As noted, sweeper 50 is substantially similar to sweeper 52 and the description just provided of the cylindrical support means 54 and its attachment to shaft end 38 is descriptive of the cylindrical support means 54 of sweeper 50 and its attachment to shaft end 36. Sweeper means 50 and 52 are interchangeable and thus the aforesaid attachment descriptions also suffice to describe a reversed attachment wherein sweeper 50 is attached to shaft end 38 and sweeper 52 is attached to shaft end 36.

The configuration of end caps 86 and 88 is best seen in Figure 6. Each end cap includes a disk-shaped portion 100 to which an annular rim 102 is attached. In the embodiment shown in Figure 3, annular rim 102 has an outer diameter substantially equal to the inner diameter of cylinder 82 so as to be snugly received thereby in a friction fit. Annular rim 102 further aids cylinder 82 in maintaining its cylindrical shape during operation by outwardly supporting the wall of cylinder 82. A support rod 104 extends along longitudinal axis 58 of cylindrical support means 54 between shaft receiving means 92 and disk 100 of end cap 88. Rod 104 has a threaded outer end 106 that extends through a centrally located opening 108 of end cap 88 and receives a threaded fastener 110 to rigidly attach end caps 86 and 88 together.

In the embodiment seen in Figures 1-5, fins 56 on sweepers 50 and 52 include inwardly extending fin segments 112 that extend inwardly towards boom 12 in overlapping engagement with each other. In Figure 2, the fin segments 112 of sweeper 52 have been eliminated for clarity of illustration. Preferably, the fin extensions 112 have a length substantially equal to or greater than the distance between the inner end cap 86 of its respective cylindrical support means and the center of boom 12. A pair of adjacent fins thus extends substantially across the gap between support means 54 of sweepers 50 and 52. Fin extensions 112 of sweeper 50 and sweeper 52 are shown physically engaged with each other in Figures 1 and 3 and such engagement is generally preferred, though the fins 56 of sweepers 50 and 52 may be offset so as to not form a substantially straight line and such an embodiment is within the purview of the present invention. As best seen in Figures 1 and 3, fin extensions 112 provide the ability to sweep a substantially complete, continuous swath equal to the width of sweeping means 16.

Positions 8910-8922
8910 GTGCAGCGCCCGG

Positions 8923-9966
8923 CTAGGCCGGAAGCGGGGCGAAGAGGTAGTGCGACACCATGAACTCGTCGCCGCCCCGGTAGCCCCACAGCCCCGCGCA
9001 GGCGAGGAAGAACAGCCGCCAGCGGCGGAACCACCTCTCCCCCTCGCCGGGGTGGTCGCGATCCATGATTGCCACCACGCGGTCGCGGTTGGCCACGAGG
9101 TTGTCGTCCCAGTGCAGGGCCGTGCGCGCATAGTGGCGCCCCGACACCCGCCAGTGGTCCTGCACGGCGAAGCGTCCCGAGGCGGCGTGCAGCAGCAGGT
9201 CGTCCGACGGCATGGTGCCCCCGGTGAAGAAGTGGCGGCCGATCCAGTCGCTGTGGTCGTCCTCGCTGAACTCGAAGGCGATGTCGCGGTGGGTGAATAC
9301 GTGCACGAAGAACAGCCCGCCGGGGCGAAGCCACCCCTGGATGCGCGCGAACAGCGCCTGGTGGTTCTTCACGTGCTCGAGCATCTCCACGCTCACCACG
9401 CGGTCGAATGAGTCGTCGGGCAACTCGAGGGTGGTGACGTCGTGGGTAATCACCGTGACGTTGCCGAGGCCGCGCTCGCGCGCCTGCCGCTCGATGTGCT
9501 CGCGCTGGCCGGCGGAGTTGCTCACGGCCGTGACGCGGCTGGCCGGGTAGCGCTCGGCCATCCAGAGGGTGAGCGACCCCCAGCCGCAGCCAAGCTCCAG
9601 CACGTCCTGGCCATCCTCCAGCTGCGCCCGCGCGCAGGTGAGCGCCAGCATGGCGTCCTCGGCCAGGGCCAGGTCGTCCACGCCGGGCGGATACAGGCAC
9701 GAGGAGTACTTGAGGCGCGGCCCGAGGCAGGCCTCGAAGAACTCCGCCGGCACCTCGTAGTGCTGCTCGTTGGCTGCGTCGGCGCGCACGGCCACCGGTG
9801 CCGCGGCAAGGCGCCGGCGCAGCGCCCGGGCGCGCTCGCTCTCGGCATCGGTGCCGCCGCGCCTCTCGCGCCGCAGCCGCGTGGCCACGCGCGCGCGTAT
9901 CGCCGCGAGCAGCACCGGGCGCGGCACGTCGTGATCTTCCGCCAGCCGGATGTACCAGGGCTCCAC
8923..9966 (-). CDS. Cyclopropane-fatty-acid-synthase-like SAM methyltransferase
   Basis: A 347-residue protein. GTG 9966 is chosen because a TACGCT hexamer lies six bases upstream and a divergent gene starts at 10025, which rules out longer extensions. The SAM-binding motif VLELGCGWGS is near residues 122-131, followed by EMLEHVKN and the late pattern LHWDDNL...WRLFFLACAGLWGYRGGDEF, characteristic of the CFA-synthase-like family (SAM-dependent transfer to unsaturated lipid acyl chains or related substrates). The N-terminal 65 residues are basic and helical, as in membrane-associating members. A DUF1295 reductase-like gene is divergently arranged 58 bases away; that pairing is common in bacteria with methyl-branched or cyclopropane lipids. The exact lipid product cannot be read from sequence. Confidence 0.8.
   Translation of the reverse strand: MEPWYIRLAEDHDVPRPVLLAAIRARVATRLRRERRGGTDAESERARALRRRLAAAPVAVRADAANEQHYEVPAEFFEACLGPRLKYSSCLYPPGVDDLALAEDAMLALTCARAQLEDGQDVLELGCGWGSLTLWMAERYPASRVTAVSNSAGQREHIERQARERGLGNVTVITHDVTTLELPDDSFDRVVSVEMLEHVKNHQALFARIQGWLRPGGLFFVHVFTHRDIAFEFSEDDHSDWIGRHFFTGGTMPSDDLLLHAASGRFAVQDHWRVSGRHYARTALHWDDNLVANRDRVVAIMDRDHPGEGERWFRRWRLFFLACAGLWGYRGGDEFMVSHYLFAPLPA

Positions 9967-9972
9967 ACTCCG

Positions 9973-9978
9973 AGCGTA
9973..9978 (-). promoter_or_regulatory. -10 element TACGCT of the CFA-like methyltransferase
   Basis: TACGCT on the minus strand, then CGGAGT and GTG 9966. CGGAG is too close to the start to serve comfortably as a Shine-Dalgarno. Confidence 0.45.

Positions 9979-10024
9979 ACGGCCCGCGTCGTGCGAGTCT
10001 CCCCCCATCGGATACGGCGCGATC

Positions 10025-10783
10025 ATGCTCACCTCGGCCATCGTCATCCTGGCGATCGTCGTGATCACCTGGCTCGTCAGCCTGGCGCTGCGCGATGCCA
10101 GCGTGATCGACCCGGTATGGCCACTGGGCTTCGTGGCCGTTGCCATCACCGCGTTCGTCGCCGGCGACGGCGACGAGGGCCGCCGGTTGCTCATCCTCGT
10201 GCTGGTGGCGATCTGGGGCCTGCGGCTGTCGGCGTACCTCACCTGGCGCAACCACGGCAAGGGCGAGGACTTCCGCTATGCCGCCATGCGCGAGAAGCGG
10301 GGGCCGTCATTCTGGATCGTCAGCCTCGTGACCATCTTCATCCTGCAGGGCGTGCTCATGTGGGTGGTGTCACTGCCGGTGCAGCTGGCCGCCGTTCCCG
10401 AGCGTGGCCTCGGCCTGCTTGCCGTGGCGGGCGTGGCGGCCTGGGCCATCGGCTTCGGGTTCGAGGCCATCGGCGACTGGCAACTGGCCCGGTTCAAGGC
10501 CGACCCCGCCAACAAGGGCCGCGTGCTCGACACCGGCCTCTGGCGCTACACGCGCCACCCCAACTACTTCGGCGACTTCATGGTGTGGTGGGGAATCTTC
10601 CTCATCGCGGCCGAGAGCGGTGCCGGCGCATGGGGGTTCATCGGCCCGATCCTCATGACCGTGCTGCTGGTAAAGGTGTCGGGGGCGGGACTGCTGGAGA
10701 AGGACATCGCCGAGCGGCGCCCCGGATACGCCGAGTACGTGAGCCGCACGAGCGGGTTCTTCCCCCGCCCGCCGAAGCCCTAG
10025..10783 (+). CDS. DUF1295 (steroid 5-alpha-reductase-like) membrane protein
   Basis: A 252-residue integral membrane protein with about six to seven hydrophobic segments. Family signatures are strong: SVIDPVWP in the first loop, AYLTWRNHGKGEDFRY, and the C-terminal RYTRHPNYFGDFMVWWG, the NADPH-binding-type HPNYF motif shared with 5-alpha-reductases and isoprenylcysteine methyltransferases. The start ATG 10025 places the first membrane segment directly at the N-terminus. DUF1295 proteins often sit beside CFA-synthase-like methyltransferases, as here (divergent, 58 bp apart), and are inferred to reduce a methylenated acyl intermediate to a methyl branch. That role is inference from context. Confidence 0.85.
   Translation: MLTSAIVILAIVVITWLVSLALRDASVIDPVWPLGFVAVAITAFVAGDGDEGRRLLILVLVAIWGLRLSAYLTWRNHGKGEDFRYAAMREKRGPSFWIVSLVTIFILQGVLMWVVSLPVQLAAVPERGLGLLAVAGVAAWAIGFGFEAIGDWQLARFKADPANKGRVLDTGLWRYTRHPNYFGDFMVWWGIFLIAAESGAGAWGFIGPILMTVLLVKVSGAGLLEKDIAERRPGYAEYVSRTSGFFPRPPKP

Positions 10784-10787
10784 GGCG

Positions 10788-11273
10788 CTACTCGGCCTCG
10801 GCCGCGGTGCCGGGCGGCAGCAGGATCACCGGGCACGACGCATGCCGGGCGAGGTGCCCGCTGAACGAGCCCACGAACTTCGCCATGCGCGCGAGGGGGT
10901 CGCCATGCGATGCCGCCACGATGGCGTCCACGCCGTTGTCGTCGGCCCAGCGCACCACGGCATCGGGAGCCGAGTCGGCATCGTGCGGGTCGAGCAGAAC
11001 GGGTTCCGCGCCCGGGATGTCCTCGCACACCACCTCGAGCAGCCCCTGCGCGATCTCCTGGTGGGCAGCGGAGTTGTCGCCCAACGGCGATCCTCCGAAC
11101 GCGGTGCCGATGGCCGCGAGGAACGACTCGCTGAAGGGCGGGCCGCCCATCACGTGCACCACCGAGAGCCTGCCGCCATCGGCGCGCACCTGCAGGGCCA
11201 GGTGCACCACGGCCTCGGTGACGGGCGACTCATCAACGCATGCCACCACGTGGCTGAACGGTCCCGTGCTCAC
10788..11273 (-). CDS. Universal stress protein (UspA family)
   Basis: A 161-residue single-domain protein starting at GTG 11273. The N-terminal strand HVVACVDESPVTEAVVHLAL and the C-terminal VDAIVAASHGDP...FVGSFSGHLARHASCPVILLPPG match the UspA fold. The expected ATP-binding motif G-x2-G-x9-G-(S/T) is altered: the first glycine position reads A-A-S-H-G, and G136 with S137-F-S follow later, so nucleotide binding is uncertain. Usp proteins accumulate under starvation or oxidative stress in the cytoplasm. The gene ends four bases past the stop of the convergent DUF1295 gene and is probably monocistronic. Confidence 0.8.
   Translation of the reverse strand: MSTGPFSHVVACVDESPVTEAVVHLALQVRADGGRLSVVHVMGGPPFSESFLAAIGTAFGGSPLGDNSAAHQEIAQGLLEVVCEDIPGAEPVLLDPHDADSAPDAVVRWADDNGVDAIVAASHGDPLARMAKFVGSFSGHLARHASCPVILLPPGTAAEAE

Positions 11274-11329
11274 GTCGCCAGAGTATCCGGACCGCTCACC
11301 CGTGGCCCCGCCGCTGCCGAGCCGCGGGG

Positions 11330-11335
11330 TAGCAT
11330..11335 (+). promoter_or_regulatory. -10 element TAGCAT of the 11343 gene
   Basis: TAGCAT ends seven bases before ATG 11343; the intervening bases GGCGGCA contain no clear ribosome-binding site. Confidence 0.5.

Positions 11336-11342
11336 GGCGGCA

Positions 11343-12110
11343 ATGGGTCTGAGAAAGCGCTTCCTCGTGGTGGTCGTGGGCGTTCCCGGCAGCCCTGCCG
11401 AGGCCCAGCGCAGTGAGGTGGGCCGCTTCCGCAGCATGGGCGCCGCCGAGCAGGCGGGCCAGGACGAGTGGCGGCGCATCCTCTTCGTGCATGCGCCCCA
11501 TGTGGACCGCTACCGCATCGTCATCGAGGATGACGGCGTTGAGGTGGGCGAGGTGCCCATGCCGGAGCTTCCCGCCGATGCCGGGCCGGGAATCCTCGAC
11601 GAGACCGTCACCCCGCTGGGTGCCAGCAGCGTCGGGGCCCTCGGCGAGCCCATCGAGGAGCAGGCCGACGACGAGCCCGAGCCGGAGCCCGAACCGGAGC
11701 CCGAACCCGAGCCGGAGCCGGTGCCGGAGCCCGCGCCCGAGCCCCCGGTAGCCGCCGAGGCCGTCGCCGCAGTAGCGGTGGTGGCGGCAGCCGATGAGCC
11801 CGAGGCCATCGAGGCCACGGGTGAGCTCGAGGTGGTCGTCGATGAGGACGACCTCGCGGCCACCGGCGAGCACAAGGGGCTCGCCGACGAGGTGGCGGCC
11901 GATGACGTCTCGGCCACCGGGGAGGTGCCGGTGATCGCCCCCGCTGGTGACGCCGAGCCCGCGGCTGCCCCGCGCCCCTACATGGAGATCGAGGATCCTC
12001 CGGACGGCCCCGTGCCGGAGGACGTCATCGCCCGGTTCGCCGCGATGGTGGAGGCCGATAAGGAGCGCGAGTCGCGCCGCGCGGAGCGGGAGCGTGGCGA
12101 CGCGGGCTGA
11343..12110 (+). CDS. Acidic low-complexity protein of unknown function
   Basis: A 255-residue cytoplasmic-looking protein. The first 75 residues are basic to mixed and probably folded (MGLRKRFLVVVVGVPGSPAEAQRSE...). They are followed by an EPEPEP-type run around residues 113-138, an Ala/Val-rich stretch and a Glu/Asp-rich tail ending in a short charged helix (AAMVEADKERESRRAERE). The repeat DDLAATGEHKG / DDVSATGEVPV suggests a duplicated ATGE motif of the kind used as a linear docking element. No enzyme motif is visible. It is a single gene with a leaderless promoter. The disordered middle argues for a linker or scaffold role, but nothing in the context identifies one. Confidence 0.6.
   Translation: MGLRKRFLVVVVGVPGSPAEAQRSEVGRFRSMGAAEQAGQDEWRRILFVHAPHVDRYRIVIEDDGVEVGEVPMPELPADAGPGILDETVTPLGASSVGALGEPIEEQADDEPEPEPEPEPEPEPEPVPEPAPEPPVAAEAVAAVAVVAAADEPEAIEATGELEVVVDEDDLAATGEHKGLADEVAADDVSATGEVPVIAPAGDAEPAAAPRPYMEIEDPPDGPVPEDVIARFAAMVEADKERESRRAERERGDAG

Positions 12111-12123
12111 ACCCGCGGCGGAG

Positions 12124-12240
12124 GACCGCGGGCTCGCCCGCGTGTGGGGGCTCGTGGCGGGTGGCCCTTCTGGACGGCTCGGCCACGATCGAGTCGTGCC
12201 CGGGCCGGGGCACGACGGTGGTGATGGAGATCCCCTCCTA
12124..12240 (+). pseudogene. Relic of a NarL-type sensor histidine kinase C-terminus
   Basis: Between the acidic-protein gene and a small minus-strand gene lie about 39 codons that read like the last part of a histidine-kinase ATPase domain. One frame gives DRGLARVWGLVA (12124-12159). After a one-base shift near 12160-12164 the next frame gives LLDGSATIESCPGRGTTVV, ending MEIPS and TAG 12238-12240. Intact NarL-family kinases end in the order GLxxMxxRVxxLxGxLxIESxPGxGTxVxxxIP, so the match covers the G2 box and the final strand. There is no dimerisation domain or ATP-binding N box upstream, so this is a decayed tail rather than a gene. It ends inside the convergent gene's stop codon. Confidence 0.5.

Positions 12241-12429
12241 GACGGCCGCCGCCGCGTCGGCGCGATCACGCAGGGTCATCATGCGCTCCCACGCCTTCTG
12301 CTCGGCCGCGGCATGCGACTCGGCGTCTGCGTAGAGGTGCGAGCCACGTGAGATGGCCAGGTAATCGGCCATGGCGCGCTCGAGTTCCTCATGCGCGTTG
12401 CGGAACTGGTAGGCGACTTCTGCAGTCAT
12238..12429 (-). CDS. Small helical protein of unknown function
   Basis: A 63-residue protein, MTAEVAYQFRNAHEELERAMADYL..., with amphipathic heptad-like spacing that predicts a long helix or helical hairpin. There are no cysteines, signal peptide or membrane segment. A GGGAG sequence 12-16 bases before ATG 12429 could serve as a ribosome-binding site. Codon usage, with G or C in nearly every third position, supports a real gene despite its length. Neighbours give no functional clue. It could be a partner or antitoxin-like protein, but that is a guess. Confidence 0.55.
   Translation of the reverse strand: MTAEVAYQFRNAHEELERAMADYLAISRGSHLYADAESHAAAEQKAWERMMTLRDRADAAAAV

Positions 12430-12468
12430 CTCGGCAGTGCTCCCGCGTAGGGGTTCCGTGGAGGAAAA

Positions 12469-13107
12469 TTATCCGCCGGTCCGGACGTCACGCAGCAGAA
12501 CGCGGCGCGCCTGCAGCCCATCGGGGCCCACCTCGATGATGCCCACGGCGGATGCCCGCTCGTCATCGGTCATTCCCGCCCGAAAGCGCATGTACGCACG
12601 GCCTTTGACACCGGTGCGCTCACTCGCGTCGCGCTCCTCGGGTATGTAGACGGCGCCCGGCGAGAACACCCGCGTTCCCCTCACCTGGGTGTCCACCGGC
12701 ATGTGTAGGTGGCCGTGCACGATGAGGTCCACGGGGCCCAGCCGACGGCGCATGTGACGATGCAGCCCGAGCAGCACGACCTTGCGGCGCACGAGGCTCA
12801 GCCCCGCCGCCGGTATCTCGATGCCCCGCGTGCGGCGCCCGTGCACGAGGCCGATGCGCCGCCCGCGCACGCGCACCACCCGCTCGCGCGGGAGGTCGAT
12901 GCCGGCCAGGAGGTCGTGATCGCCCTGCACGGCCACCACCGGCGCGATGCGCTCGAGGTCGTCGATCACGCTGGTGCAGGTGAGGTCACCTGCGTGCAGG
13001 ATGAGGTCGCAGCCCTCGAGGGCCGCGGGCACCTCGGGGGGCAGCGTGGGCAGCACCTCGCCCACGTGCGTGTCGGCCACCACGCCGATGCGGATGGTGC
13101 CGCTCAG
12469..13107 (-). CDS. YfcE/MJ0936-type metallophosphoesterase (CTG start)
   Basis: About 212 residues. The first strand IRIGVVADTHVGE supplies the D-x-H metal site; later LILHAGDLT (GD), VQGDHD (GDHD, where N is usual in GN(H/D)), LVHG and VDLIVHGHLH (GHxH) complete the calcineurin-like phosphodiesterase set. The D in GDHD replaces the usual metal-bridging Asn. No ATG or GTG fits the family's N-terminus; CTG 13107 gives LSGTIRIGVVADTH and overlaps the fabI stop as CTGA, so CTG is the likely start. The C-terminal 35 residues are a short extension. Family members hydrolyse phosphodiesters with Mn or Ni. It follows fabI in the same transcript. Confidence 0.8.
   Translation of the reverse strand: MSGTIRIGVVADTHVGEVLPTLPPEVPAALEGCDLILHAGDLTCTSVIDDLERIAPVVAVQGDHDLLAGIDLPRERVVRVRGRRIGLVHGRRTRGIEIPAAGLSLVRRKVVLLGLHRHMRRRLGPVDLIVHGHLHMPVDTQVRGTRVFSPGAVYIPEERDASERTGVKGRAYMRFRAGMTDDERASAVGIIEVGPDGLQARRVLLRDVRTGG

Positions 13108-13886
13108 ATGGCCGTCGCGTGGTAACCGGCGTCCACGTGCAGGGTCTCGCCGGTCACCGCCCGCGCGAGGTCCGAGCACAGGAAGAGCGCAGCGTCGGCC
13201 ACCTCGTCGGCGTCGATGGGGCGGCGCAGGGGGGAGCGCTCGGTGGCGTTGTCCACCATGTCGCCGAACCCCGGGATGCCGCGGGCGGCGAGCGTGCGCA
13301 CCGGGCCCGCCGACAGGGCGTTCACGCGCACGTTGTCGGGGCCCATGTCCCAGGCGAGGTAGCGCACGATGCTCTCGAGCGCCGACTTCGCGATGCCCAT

Fin extensions 112 are formed of a flexible material as are the rest of fins 56, and, because of their length, they will strike boom 12 during rotation. To prevent excessive wear to boom 12 and/or to fin extensions 112, boom 12 may include a wear collar 114 made of hard rubber, plastic or any wear-resistant material. Wear collar 114 has a substantially cylindrical configuration as shown to conform to the configuration of boom 12 and to surround boom 12 where contact between the boom and the fin segments 112 would occur. Collar 114 may have other configurations but preferably has a smoothly contoured outer surface to reduce wear to fin segments 112. Collar 114 may fit loosely about boom 12 or may be affixed thereto by known means such as gluing, bolting, or welding, dependent upon the type of material used for collar 114. Without fin extensions 112, an unswept swath equal to the distance between inner end caps 86 of sweepers 50 and 52 would be left during a sweeping operation. That is, with the present invention, an operator is able to sweep an uninterrupted swath substantially equal to the width of sweeping means 16. A tool 10 having no fin segments 112 or fin segments having a length less than the distance between the center of boom 12 and the inner end cap 86 is also within the purview of the present invention. An alternative embodiment to the present invention is shown in Figure 6 wherein a unitary belt 120 comprises a belt carcass 122 from which a plurality of flexible fins 124 extend. Belt carcass 122 is made of a sufficiently stiff material that cylinder 82 is not required in order to maintain the cylindrical configuration of the belt. In this embodiment then, end caps 86 and 88 serve as cylindrical support means. Belt carcass 122 may be frictionally engaged on annular disk portions 102 such that it will rotate with stub drive shafts 36 and 38 or mounted thereto using other means known in the art.